And, even though she’d be forced to seek his help, she’d still be able to keep her secret. Somehow.

She examined the newspaper, fingering over the story and picture for the hundredth time. He was a good-looking man, but that didn’t interest her. Not by a long shot. Plain and simple: She couldn’t do this alone and he was expendable.

What is your favorite reality show?

Jeff Lewis’ Flipping Out. There’s such an interesting group of characters that make up that show. I would never want to work for Jeff, but he’s fascinating and amusing to watch.

Can you tell us a bit more of what it was like to write a series?

I love the fact that when the book is over, the characters you created can live to see another day in a future book. J In my Hard Target series, I had three siblings who were trained as assassins but now utilized those skills to be one of the ‘good guys’. They each had their own books, but made appearances in their sibling’s books. Series books do require a lot more planning in terms of long-range growth for your characters and making sure you keep your story threads consistent. Most authors use a series bible to make sure that happens.


Spawned from the depths of every parent’s worst nightmare, Jillian Beckett’s 16 year old troubled son is charged with murder. He’s unable to remember what happened and swears he’s off drugs, but should she believe him? Her ex-husband doesn’t. The high-priced lawyer she hired doesn’t. Where does motherly instinct intersect with reality?

Afraid and alone, she reluctantly enlists the help of her son’s football coach to find the truth of what happened. As they battle to uncover the guilty party, confidences are shattered, lives are on the line, while her son is one step closer to spending his life behind bars.




Sam spotted Travis sitting with his mother. In a sea of average, Jillian Beckett stood out. With a model’s face and body, she drew attention even when dressed in a pair of old jeans and a pink oxford shirt. There was a part of him that found her attractive—okay, a huge part of him—even though it made him feel like shit thinking of her like that. His first priority should be Travis, and it was. It wasn’t the kid’s fault he had a babe for a mom.

He watched her get up and start to pace while Travis sat at the table looking nervous. Neither one seemed to be talking and Sam could sense tension between them even from across the room. It didn’t feel right to interrupt, but he didn’t have a choice once Travis spotted him and waved him over.

Jillian turned and stopped her frantic pacing. Hesitation played out on her face once she saw him. Something was going on between her and Travis and she didn’t want Sam’s interference. Before he could reconsider, Travis walked across the room and ushered him back to their table. “We could use some help, Coach.”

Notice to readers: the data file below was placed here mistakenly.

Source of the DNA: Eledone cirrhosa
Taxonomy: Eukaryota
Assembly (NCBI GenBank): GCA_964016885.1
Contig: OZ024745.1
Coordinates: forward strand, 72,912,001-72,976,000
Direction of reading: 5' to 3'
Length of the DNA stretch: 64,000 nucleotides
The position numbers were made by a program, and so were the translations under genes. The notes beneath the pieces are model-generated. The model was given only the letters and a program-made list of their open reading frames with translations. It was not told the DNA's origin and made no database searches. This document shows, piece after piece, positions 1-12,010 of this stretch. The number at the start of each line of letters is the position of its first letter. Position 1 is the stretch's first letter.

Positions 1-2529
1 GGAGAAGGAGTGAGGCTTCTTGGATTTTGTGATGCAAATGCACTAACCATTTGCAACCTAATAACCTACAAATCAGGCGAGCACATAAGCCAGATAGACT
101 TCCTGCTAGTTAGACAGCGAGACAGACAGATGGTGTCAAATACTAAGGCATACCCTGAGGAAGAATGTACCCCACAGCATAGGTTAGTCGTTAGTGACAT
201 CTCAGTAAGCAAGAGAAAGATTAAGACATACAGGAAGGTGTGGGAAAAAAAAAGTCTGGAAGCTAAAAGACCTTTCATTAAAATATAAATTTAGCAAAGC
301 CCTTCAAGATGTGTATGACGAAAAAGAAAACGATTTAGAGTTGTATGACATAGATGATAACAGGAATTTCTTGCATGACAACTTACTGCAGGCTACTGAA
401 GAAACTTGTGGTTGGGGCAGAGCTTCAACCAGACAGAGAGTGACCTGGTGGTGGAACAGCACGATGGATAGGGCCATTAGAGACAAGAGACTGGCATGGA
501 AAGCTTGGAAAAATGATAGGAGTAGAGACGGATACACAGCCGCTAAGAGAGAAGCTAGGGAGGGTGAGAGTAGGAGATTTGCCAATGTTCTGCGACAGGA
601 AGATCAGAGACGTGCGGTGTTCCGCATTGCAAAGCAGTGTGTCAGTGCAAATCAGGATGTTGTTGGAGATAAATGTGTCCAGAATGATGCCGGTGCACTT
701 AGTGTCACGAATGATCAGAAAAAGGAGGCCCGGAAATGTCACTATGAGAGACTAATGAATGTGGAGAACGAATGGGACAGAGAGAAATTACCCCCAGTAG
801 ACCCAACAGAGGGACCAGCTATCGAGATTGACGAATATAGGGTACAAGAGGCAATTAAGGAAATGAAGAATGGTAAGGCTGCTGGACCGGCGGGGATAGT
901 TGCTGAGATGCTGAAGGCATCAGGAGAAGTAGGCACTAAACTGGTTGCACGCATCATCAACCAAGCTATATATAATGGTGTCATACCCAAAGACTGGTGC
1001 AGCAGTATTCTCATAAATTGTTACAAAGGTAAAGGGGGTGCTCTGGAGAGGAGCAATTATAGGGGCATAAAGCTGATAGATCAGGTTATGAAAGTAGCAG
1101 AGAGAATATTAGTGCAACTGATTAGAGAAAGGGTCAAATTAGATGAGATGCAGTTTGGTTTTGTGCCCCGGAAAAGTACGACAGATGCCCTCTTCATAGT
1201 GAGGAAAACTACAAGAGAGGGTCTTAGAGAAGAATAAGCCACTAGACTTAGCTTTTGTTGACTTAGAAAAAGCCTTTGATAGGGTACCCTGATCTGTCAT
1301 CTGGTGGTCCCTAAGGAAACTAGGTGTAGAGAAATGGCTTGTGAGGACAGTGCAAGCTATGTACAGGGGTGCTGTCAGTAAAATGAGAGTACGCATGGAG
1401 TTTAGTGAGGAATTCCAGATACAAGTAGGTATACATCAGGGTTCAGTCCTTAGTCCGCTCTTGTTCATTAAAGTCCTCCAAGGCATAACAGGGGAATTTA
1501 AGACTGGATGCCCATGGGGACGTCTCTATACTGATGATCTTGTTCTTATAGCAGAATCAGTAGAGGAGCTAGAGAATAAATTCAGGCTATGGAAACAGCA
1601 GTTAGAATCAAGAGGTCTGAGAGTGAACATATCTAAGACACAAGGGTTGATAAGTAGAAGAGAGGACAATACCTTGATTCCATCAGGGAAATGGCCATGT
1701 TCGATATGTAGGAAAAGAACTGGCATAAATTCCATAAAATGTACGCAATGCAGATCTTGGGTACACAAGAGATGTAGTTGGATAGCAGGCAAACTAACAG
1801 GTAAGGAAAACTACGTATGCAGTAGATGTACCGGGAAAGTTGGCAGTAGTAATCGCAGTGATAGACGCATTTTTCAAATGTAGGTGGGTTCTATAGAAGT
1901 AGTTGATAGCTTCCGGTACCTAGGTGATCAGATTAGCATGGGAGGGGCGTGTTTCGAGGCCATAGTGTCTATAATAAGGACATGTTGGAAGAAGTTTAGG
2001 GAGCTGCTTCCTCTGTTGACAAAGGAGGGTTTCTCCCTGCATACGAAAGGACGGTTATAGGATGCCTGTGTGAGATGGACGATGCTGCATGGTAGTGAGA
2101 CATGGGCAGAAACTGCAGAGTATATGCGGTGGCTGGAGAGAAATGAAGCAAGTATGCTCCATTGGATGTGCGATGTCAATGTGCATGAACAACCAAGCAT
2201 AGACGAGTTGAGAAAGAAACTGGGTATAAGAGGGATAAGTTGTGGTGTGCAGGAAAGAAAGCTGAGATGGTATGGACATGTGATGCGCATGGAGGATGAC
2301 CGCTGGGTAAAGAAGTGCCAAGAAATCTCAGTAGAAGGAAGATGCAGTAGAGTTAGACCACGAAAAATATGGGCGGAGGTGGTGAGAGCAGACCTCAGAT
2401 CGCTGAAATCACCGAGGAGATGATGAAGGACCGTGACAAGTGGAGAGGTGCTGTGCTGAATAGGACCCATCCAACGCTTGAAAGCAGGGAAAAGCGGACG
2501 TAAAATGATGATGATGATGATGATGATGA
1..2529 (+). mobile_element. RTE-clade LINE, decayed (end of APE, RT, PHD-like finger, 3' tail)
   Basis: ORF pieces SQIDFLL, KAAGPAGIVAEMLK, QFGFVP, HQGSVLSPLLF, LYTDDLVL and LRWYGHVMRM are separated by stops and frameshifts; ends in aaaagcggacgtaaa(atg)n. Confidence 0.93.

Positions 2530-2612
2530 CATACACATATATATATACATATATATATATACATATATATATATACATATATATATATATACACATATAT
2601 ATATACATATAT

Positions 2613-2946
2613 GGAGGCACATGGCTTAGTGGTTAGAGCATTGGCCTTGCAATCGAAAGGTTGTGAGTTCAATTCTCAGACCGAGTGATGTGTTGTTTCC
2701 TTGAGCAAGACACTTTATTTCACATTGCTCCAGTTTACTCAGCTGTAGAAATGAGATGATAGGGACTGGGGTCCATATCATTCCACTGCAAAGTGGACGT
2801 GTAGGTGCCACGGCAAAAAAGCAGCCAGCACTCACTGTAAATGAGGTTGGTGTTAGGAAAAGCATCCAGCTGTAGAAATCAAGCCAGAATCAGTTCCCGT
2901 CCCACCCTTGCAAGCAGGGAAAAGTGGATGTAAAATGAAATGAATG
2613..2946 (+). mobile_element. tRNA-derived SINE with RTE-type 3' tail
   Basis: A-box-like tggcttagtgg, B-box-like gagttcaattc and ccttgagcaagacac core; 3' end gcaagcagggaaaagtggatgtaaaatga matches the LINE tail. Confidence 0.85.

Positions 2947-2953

Her face was pale as she shook his hand and they both sat down. At least she’d stopped pacing. Still, he fought the urge to touch her as she clasped and unclasped her hands.

“What’s going on?” Sam didn’t want to linger on thoughts of his past.

Travis looked at his mother, then at Sam, then hung his head. “I am so screwed. The blood on my shirt matches Max Gill’s and the gun I had in my room was used in a killing a while back. I swear I didn’t do either, but the evidence says otherwise.”




AUTHOR Bio and Links:

Wendy lives in the Chicago area. She has a Masters in Social Work and worked in the child welfare field for twelve years before she decided to pursue her dream of writing.

Between teaching college classes, trying to get her morbidly obese cat to slim down and tempering the will of her five-year-old granddaughter, who’s determined to become a witch when she turns six so she can fly on her broom to see the Eiffel Tower and put hexes on people–not necessarily in that order–somehow Wendy still manages to fit in writing. She spends the remainder of her days inflicting mayhem on her hero and heroine until they beg for mercy.

She has written three books in the Hard Targets trilogy, Hard to Kill, Hard to Trust and Hard to Stop. In addition, she has a contemporary romance through Entangled Publishing called The Millionaire’s Deception, a self-pubbed Christmas short story called The Christmas Curse and two interracial romances, Fractured and Mama Said.





Wendy Byrne will be awarding a $20 Amazon/BN GC to a randomly drawn winner via rafflecopter during the tour.


10 comments on “Accused by Wendy Byrne ~ Christine Presents

  1. Goddess Fish Promotions
    October 16, 2015

    Thank you for hosting

  2. wtbyrne
    October 16, 2015

    Thanks for having me this morning!

  3. Eva Millien
    October 16, 2015

    I enjoyed the excerpt, sounds like a very intriguing book, thanks for sharing!

  4. Rita Wray
    October 16, 2015

    I liked the excerpt.

  5. Shannon
    October 16, 2015

    How long will the series be?

  6. wtbyrne
    October 16, 2015

    I’m glad you liked the excerpt! I haven’t decided on the number of books yet, but am working on Book #2 right now. That book features Cole, Sam’s friend, who gets sucked into a game of secrets, lies and political corruption. I also worked in an update in that book on Jillian and Sam and of course Travis!

  7. Betty W
    October 16, 2015

    I enjoyed the excerpt, thank you!

  8. achristay
    October 16, 2015

    Wendy, welcome to my blog. My apologies for not posting the interview but I never received the answers to the questions. When Goddessfish sends the answers, I will post. I hope you have a great tour.

  9. Ree Dee
    October 17, 2015

    I really enjoyed the blurb and the excerpt! I can’t wait to read more. Thank you for the post and the giveaway!

  10. Mai Tran
    October 18, 2015

    What is your favorite game or sport to watch and play?